When music becomes therapy for seniors with dementia, Alzheimer’s and depression

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    Jerry O'Leary leads a musc therapy class in a song at NewCourtland LIFE in North Philadelphia. (Kimberly Paynter/WHYY)

    Jerry O'Leary leads a musc therapy class in a song at NewCourtland LIFE in North Philadelphia. (Kimberly Paynter/WHYY)

    Music therapist Jerry O’Leary greeted his class at NewCourtland LIFE, a senior day center, with a promise to play some old favorites.

    “We mixed a little bit of gospel and a little bit of Motown here for you today, ’cause we know how you guys like that stuff,” said O’Leary, prompting claps and cheers from the room. 

    On a Monday morning in August, about 30 people from the North Philadelphia area gathered in a sunny classroom for their monthly music therapy class – a non-medical intervention that helps seniors with issues from depression to dementia.

    Music therapists have found that music from earlier times can help seniors build self-esteem and social networks. If they have dementia, these therapists say it can help “orient” their minds to the present.

    “It’s called client-preferred music and it’s one of the magic ingredients in music therapy,” said O’Leary. That may be because music works on parts of the brain that develop first – and are usually the most resilient in the face of dementia, according to Paul Nolan, assistant professor of Music Therapy at Drexel University and former director of the school’s music therapy education program.

    Research from the National Institutes of Health supports this scenario. “It turns out that the medial prefrontal cortex is also one of the last brain regions to deteriorate in Alzheimer’s disease,” said Professor Petr Janata of the University of California, Davis, highlighting one of the most prevalent forms of dementia. FMRI studies have shown that the medial prefrontal cortex activates when a listener hears familiar music. Nolan says this may explain why nostalgic songs can stay with people with dementia – but there has not been enough research to pin down the exact mechanism of that connection yet.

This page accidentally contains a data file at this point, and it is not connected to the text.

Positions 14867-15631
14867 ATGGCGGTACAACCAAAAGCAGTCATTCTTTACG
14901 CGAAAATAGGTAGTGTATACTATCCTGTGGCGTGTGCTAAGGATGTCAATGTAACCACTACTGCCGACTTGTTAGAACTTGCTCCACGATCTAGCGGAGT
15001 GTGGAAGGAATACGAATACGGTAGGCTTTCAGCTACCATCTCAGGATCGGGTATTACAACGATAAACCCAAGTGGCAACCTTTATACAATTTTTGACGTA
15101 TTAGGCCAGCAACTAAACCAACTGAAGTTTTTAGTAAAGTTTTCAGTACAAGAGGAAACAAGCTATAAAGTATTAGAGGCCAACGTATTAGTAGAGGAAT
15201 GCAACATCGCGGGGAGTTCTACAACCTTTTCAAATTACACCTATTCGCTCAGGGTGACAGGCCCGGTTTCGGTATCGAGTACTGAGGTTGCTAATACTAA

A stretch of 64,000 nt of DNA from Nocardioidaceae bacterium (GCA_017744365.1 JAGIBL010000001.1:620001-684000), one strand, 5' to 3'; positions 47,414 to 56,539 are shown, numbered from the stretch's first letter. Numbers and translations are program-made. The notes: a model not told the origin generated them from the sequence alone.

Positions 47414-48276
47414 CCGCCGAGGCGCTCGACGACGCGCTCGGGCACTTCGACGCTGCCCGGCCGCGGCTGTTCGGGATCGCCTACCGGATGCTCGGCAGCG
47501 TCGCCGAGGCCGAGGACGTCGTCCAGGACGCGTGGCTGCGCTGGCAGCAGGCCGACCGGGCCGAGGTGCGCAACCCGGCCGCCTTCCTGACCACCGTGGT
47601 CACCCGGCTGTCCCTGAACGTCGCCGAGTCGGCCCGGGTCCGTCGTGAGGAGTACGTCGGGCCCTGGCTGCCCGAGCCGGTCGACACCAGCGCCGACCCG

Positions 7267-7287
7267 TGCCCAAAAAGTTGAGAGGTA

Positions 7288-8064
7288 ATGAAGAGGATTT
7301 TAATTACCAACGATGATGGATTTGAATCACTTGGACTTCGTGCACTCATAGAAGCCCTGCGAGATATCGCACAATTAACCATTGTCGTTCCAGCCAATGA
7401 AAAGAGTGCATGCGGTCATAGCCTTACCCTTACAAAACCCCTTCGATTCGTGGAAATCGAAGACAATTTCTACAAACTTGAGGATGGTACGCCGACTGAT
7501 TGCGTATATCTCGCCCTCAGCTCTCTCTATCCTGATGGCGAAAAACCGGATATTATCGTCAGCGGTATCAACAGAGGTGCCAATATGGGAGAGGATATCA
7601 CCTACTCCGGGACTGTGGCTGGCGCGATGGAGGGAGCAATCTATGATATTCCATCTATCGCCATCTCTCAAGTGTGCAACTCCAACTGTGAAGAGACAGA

“Learning the mechanism isn’t going to be the proof – the proof is already in the effect,” said Nolan.

    ‘It helps me get better.”

    At NewCourtland LIFE, O’Leary works with seniors who have a range of physical and cognitive abilities – some participants were wheeled in by attendants, while others, like Brother Mike Wilkerson filed in early and eagerly. Wilkerson is the only man on NewCourtland’s member choir, and he credits singing at the senior center and at church with helping him get over a stroke. “It helps me get my life together. It helps me get better,” said Wilkerson.

    Non-verbal participants also reacted positively to the class.

    “There’s a little lady here named Gloria… and she’s so quiet,” said participant Teresa Lester. But, Lester said, during this particular class, Gloria sang. “I was so proud.”

    Recreation leader Agina Shaw said that the class helps people with dementia become less agitated for the rest of the day. “During their time in this room, their mood changes,” said Shaw. “Especially our folks with dementia and memory impairment, they remember the songs so they feel comfortable, they’re able.”

    After rousing renditions of “My Girl,” “America, the Beautiful,” and many others, the class disbanded slowly, with many participants hanging back to chat animatedly with one another. O’Leary, the instructor, was quick to point out that while he loved his job, he couldn’t take all of the credit for the therapeutic effects of the class.

    “The music is the therapy, I’m just the facilitator,” said O’Leary. “They’re the one’s doing it.”

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